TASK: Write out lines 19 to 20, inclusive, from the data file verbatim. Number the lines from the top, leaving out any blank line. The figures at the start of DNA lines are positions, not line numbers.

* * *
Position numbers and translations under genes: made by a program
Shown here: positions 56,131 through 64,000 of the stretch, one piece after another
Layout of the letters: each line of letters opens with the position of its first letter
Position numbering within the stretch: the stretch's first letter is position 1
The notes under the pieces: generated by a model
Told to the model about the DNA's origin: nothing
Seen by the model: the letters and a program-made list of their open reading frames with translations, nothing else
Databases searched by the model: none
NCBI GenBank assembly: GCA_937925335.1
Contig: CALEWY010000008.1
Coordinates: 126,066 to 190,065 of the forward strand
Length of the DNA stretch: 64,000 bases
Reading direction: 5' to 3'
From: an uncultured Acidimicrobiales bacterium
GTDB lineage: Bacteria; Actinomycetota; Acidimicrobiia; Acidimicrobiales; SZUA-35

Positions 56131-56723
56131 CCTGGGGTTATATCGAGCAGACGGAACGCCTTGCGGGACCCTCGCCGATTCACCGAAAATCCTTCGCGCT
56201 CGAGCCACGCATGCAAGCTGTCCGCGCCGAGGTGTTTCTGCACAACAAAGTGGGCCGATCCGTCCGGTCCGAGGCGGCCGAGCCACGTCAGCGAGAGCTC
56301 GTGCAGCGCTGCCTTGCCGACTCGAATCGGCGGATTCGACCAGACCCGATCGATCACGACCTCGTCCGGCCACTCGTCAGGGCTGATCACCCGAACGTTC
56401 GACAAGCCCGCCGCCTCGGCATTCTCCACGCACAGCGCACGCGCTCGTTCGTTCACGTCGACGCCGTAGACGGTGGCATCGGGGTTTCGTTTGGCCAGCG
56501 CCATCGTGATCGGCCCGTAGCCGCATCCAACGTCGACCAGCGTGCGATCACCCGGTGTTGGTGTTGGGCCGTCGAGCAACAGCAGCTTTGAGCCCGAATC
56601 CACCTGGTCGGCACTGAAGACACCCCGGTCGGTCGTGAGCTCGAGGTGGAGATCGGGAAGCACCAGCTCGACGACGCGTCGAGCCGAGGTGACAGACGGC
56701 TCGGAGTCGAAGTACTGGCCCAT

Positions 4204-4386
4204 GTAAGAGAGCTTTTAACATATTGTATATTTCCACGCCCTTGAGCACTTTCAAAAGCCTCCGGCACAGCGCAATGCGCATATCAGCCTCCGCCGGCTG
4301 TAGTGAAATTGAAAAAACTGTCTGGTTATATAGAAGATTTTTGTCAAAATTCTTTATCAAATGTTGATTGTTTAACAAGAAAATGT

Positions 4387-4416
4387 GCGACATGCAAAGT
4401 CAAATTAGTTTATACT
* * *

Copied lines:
56301 GTGCAGCGCTGCCTTGCCGACTCGAATCGGCGGATTCGACCAGACCCGATCGATCACGACCTCGTCCGGCCACTCGTCAGGGCTGATCACCCGAACGTTC
56401 GACAAGCCCGCCGCCTCGGCATTCTCCACGCACAGCGCACGCGCTCGTTCGTTCACGTCGACGCCGTAGACGGTGGCATCGGGGTTTCGTTTGGCCAGCG